Niall McCracken – One of Northern Ireland's fastest-growing migrant communities are casting their votes for elections thousands of miles away.
More than 2,000 people from East Timor who are living in Northern Ireland are registered to vote in their country's parliamentary elections on Sunday.
It's being made possible because of a specially designated polling station set up in County Tyrone.
It comes just days after Northern Ireland's local council elections.
The East Timorese parliamentary election coincides with Northern Ireland's first-ever Timorese-themed festival that is taking place in Dungannon this weekend.
'It's my second home'
The past decade has seen a huge increase in the number of people from East Timor coming to Northern Ireland.
Many work in the food-processing and manufacturing industries in the Craigavon and Dungannon areas.
The 2011 census recorded that 894 people born in East Timor were living in Northern Ireland.
But according to the latest 2021 census data, there were 2,874 people from East Timor here, with more than 2,000 based in the Mid-Ulster area.
More than half of the students at St Patrick's College in Dungannon are "newcomer pupils"
Schools in Dungannon also have a high proportion of newcomer pupils – those who may have been born outside the UK and do not initially speak the same language as their teacher.
Roy Setiawan, who is originally from East Timor but has been living in Dungannon for more than 20 years, said he came to Northern Ireland for employment and that it has become his second home.
"We call Dungannon the diversity town because of all the people we have here from a wide range of different cultures and backgrounds."
Mr Setiawan is chairman of the Timorese Association Inclusive Support (TAIS).
The group has been working with Dungannon Enterprise Centre to organise polling stations for the East Timorese elections at the Hill of The O'Neill historical site in Dungannon.
Mr Setiawan added: "We know that there are roughly 2,400 people from East Timor registered to vote in Northern Ireland.
"As a people, even though we are living far away from home, we are proud to contribute to our country to help decide who will run East Timor for the next number of years."
History of East Timor
East Timor is a small island nation in south-east Asia. It achieved independence in May 2002 but the road was long and traumatic.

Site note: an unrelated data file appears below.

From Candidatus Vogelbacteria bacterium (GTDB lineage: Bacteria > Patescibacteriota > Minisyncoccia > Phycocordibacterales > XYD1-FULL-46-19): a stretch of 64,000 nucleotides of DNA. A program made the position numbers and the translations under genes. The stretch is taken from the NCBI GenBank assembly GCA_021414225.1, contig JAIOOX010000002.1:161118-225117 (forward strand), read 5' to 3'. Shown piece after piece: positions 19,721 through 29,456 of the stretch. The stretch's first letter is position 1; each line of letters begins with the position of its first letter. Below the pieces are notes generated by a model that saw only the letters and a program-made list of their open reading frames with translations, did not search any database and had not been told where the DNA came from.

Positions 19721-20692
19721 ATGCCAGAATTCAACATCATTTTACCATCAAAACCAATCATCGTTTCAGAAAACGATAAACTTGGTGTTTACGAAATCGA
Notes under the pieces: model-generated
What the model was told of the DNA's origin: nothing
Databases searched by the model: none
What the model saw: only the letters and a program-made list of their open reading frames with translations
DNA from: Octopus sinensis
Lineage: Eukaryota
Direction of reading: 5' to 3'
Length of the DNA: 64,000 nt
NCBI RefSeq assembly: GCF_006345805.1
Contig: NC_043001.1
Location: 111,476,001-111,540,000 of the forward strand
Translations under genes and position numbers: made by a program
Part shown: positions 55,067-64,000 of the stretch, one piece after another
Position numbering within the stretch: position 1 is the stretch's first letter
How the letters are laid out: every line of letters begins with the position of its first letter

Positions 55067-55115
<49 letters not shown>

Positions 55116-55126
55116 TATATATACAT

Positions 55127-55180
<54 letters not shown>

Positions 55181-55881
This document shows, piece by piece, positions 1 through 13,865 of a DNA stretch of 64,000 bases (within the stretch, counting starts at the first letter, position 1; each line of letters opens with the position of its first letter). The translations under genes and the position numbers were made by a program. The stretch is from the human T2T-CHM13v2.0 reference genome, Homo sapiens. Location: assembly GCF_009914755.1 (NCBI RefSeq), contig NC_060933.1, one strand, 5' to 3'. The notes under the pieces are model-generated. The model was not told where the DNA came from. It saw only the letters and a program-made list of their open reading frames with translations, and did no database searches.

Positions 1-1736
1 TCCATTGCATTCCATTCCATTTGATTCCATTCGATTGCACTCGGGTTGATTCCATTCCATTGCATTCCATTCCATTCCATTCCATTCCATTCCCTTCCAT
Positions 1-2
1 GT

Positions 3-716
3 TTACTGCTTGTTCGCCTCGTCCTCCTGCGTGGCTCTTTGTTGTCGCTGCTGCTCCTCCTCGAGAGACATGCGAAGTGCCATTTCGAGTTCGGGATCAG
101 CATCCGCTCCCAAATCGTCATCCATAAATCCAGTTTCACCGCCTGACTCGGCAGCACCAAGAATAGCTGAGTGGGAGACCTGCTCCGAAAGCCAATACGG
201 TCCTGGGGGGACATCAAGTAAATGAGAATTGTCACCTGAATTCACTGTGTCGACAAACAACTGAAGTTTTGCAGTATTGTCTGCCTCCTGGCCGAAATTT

Portugal began to establish colonial control over Timor in the 16th century, when the island was divided into small states.
The Netherlands later colonised the west of the island, which was formally partitioned between the two imperial powers in 1916.
Portugal invested little in Timor, and withdrew unilaterally in 1975 after deciding to dissolve its colonial empire.
Indonesia invaded within days of the Timorese declaration of independence, and used force to crush popular resistance.
An independent report commissioned by the UN transitional administration in East Timor said at least 100,000 Timorese died as a result of Indonesia's 25-year occupation.
Falintil guerrillas fought for independence. Their cause captured world attention in 1991 when Indonesian forces opened fire on a memorial procession in the capital, Dili.
International pressure increased and finally persuaded Indonesia to allow an independence referendum in 1999.
The 2023 East Timor parliamentary elections follow the presidential election last year and will see 17 parties vying for the nation's votes.
As well as coinciding with East Timor's national elections, the festival in Dungannon also takes place on the anniversary of the country's independence day.
It's being called "What's the Croc?", tying together the ancient connections of the crocodile in East Timor and craic, the Irish slang for having a good time.
It takes place at various locations throughout Dungannon, including the The Space At Market Square.
Francisco Mok, who is chairman of the Timorese Festival, was born in East Timor but came to live in Northern Ireland 10 years ago.
He said: "This is the first time we've done something like this and we wanted to celebrate the rich and diverse culture of East Timor, showcasing our music, dance, arts and crafts, as well as our cuisine.
"East Timor food is delicious – lots of rice, sweet potatoes, vegetables, corn – these are the things we want to bring to the people of Dungannon and Northern Ireland."
As well as providing entertainment, organisers said the festival is a chance to promote cultural exchange and further understanding among the local communities.
Mr Mok added: "Obviously when people don't know you at the beginning, there might be the risk of prejudice or it may seem like you're not welcome.
"But I have found that as times goes by, once we get to know each other more, there is more understanding of each other and you feel more welcome and that makes you want to bring more value to the community, that is what it is all about."